Characters: Tomás Darquin
Darquin sat up against the techno-mage flyer and looked out on the idyllic landscape of lush, ash-colored plains. For someone used to the greens of Earth, it was a creepy sight.
He shook his head and sighed, chiding himself for not bringing his guitar along. This was supposed to be official, though. As it was, Morgan or Captain Hale probably would’ve rapped his nose with the Phoenix’s portside gun turrets if they knew he was leaving Kordieh alone with Ryath, the ultimate security risk. Kordieh was still technically a risk.
Darquin refused to sweat this one. The three of them were the only sentient life on this inkblot of a planet. And this felt like a good opportunity for both of them to sort things out.
If things were going well, he was going to be stuck with nothing to do for the next solar hour. Turning around, he smirked and ogled the ship to be on the safe side.
Hell of a ship too. Sort of a delta-wing design. The fuselage looked like india ink. On the flight here, it felt as if the ship was practically flying itself. And fast. He suspected it could easily keep up with a Whitestar. Being inside was kind of a letdown though. His report would’ve been the same if he’d locked himself and Kordieh in a black room. Ryath had hidden the tech along with the silverware.
Darquin started to fidget. His crystal reader was back on the Phoenix. It had a few recording modes, so he’d left it behind as an act of good faith. No datapad. Same reason. He didn’t think to bring a copy of Universe Today either. And no guitar—
He grumbled to himself, sick of calling it just “the guitar” as if it was the only one ever. It deserved a name. He’d been wracking his brain for the last month or so now. B.B. King had his Lucille. Doc Watson had had a couple, Stella and Old Hoss. Eric Clapton had…. Well, his was….
His hands went up to his temples. Shrock…. now he couldn’t name other people’s guitars.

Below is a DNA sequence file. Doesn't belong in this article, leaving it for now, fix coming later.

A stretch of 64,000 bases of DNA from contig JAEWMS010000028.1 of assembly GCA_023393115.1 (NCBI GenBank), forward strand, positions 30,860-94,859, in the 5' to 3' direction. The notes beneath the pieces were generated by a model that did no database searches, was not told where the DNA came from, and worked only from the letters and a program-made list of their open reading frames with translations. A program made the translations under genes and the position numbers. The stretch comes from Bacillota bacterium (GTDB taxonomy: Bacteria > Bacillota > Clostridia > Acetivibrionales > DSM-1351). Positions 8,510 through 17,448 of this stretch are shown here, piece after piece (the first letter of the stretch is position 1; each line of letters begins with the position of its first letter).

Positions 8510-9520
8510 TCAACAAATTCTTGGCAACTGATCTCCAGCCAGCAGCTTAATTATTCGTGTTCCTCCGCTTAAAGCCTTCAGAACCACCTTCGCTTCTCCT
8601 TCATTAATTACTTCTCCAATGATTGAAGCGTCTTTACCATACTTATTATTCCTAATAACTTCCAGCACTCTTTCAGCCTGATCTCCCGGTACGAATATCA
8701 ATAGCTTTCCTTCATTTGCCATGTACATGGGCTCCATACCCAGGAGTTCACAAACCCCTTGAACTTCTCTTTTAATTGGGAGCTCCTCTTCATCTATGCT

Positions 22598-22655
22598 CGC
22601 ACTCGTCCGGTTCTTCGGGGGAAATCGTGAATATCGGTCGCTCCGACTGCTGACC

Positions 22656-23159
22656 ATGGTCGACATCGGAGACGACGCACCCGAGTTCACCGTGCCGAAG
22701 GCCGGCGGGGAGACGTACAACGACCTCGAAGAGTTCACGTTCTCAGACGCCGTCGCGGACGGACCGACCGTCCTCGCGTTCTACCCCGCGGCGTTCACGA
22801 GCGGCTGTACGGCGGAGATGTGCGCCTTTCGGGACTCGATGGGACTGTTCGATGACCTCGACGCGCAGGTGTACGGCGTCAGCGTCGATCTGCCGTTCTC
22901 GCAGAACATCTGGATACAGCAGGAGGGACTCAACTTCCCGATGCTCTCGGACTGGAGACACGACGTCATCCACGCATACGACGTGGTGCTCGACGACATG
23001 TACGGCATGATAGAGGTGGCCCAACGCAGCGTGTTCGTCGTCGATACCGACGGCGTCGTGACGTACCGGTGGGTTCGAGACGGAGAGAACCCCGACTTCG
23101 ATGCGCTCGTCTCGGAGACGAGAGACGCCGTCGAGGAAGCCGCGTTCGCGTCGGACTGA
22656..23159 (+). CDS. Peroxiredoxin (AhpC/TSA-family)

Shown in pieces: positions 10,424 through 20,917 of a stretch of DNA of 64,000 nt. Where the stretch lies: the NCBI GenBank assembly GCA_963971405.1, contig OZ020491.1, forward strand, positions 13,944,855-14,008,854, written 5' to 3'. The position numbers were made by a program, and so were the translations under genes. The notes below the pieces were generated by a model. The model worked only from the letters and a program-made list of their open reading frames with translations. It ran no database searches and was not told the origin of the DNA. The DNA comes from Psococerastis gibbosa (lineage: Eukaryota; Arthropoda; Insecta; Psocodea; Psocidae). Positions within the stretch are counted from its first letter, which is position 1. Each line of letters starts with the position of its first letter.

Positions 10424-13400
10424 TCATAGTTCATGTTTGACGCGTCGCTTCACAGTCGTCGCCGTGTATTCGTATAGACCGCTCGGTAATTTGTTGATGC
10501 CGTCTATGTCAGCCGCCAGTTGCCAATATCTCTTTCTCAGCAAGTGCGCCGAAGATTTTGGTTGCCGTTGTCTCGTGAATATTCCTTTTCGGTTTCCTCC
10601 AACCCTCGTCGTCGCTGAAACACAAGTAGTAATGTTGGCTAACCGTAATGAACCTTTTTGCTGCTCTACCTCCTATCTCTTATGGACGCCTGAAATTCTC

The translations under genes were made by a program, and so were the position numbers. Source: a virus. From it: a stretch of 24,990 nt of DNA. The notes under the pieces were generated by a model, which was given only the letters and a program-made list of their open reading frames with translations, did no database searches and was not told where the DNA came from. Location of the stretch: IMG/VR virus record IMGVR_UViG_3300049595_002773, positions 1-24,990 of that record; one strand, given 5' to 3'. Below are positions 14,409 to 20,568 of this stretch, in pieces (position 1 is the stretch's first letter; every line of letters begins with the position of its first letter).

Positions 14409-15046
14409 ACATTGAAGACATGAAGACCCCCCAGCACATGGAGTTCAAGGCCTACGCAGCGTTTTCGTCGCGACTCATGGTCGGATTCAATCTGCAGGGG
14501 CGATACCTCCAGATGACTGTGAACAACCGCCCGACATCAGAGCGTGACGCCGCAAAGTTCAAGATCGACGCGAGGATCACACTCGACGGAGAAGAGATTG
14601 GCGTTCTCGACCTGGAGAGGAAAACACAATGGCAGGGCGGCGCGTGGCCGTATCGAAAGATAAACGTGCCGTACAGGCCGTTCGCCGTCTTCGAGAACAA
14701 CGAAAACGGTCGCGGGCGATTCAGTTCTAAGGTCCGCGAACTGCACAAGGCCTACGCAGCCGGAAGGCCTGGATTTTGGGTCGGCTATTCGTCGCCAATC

It had to be a girl’s name. He knew that. His guitar had a dark, voluptuous body. When the band gave him the guitar outright, it certainly felt as if he’d been handed a raven-haired muse to use as he pleased. That was another part of the folklore, to make it similar to a woman’s body. Once he started thinking about it, sitting with the guitar often felt like having a girl in his lap.
He drew in his knees and propped his head up against them. This line of thought was a minefield. Thinking about girls always made him feel lonesome.
“She said, ‘Lonesome George, you don’t understand….'” Or so the song went. He couldn’t remember if it was a traditional blues number or something George Thorogood had whipped up himself.
Melancholy was creeping up on him again, which irritated him. He was fine. His folks were fine. Kim was fine, the last he’d heard. (That reminded him. He made a mental note to ask to the chief engineer a question.) All his friends back home were doing great. Patricia had threatened to call him regularly, in fact. Saki and Makoto were happy together.
Aw hell. That turned up thoughts of his love-life. Cue “Heartbreak Hotel.”
His track record could easily dispel any illusions of Casanova-dom. Tomás Darquin, the jukebox flyboy, had loved and lost plenty of times. People came with strings attached. Sometimes they got tangled in them. There was a handful of women he’d fallen in love with over the years. Despite even their best efforts, they were out of reach.
His relationship with Patricia was like that. She needed a daddy. That wasn’t what he wanted to be. They had the right spark, but it was doomed from day one. Held back by strings.
Marina was way different. For her sake, he’d spent much of his tour on the Phoenix trying not to put her in a romantic light. But she carried her own weight. After everything she’d been through, she held on to her sweetness and integrity. She was like a bright winter day. Snow and honey-colored sunshine.
He slumped against the techno-mage ship. He’d fulfilled his childhood dream ten times over. He flew among the stars. The friends and moments on the way were like gold. And yet all he wanted was to stay home, in somebody’s arms.
What did she see in a dork like him anyway….
Jeez, enough already. If he was going to think about girls, keeping it in the abstract caused him the least amount of grief.
Back to his guitar. He held his hands in front of him as if holding it, trying to summon up the sensation and capture a sense of its personality. At least he didn’t have to tune it.
Ooh, I don't know what to do About this dream and you I wish this dream comes true.... Why don't you play the game? – Daft Punk, "Digital Love"
ISA Phoenix–“Ooh, I Don’t Know What To Do” © 2004 Joe Medina
Babylon 5 tm and © 2004 Warner Bros.